See also Schematic Diagram
External Communication Wiring
The circuit uses standard 3-pin microphone connectors and cable to interconnect the intercom boxes. Pin 1 is connected to the outside shield, and pins 2 and 3 are the inner pair of shielded conductors. In the intercom system, pin 1 is ground, pin 2 is the power supply, and pin 3 is the audio/signal circuit. "Belt packs" are normally fitted with parallel-connected male and female 3-pin XLR-type connectors so the intercom line can be extended, "daisy-chain" style, to many intercom boxes. The number of intercom circuits which can be connected in parallel is limited only by how beefy the power supply is, and the length (or actually line resistance/loss) of the cabling.
Audio and Signaling
The intercom audio signal and the call signal share the same wire. This is done by AC-coupling all the audio parts of the circuit to isolate them from whether the signal signal is present or not. The audio signal appears to be nominally around 250 to 500 mV. The Call signal puts the better part of the power voltage (a couple dozen volts) on the intercom bus. (Note that when the call function is activated, you can hear the DC signal voltage turning on and off as a "thump" in the audio signal.)
About 28 to 30 volts filtered DC is supplied on pin 3 of the line connector. D1 protects the intercom circuit from accidental voltage reversal (which would fry all the ICs and transistors!) R6 and C0 form a simple filter to remove any garbage that may have been collected in the cable on the way to the intercom circuit. This supplies the main power ("VCC") to all the circuits.
Because most of the intercom circuit is designed using IC op-amps, and since we have only a single-ended power supply, we must provide a "virtual ground" which is halfway between the VCC and ground. The VCC voltage is divided in half by R17 and R18 and is filtered with C9. This raw VCC/2 feeds the + input of the mic preamp IC (U1) because it is the most sensitive part of the circuit. The raw VCC/2 is sampled by U2A which is configured as a simple unity buffer which provides the main VCC/2 supply to the rest of the circuit.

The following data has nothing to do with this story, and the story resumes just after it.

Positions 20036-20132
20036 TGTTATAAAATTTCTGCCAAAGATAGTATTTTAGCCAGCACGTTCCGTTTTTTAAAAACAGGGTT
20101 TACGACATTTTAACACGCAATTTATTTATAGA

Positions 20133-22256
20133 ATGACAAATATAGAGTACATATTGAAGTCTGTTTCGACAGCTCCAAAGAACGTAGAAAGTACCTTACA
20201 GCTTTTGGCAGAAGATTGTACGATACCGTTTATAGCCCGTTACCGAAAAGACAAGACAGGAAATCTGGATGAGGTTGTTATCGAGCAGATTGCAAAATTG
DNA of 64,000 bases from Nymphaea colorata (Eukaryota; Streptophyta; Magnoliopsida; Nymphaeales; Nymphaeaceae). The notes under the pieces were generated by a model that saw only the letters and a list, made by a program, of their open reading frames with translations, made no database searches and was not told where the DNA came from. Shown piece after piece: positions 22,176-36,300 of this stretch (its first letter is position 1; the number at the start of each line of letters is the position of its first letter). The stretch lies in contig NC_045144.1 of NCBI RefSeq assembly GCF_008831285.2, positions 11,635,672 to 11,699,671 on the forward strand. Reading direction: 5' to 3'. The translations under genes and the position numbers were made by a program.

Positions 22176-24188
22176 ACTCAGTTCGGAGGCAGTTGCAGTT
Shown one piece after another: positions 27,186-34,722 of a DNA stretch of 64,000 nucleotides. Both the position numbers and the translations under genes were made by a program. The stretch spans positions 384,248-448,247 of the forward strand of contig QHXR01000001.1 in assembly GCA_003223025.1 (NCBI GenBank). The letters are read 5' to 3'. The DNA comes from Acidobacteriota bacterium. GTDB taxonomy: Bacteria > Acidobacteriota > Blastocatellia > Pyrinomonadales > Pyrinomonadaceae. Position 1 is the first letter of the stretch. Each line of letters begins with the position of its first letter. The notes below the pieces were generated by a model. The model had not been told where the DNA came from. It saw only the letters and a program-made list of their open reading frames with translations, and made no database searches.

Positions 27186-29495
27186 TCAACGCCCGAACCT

U1 amplifies the microphone signal to a level high enough to apply to the intercom bus. There is some fancy frequency shaping done in the feedback circuit (C4, C8, C11, R9, R10, R11). A microphone mute feature is implemented by shorting out most of the feedback circuit (with SW1) thereby reducing the gain of the microphone amplifier essentially to 1 (which would effectively feed nothing to the intercom bus.) The mic preamp is AC-coupled to the intercom bus by C3 which isolates the circuit from the DC component of the call signal.
U2B accepts the intercom audio signal from the intercom bus, does some frequency shaping, and provides a self-nulling "duplex hybrid" functionality. The intercom bus signal is fed into the non-inverting ("+") input of the op-amp, and the local microphone signal is fed into the inverting ("-") input. By adjusting the level of the microphone signal with RV1, you can adjust how much of your own voice is subtracted from the intercom bus signal. This effectively adjusts the "Sidetone". This circuit is AC-coupled to the intercom bus by C15, C16, and C25 which prevent the DC call signal from screwing up the function of the circuit.
U3 forms the output circuit which drives the earphone of the intercom headset. U3A provides several db of voltage gain, and U3B is configured as a unity buffer to drive low-impedance earphone(s). Note that this amplifier could also drive a small speaker in a wall-box. But use an external amplifier unless you are in a quiet environment.
You can send a "call" signal by pressing SW2. This causes base current to flow through the PNP Darlington transistor Q1 to ground. When this happens, Q1 sends the filtered VCC voltage onto the intercom bus. This is the indication to all the intercom modules on the bus to activate their signal circuits. Note that the Call circuit is DC-coupled to the intercom bus, isolated only by the low-impedance R14. C1 and R2 form an R/C time constant which limits the Dv/Dt voltage rise on the intercom bus, and C7/R9 form a similar R/C time constant which limits the voltage decay on the bus. This is done to limit the magnitude of the "thump" which is heard by all the people on the bus as the DC "call" signal is applied and removed.
When a high DC voltage is detected on the intercom bus (i.e. when one of the people on the bus pushes their "call" button), the voltage raises to a significant fraction of the power supply voltage (depending on how many circuits are on the bus, and the resistance/loss of the wiring). In any case this is more than enough voltage to cause base current to flow into Q2. This causes Q2 to turn on and allow VCC to flow though the signal lamp LP1. R4 and C2 form a filter to keep the signal lamp from activating on brief noise spikes on the intercom bus.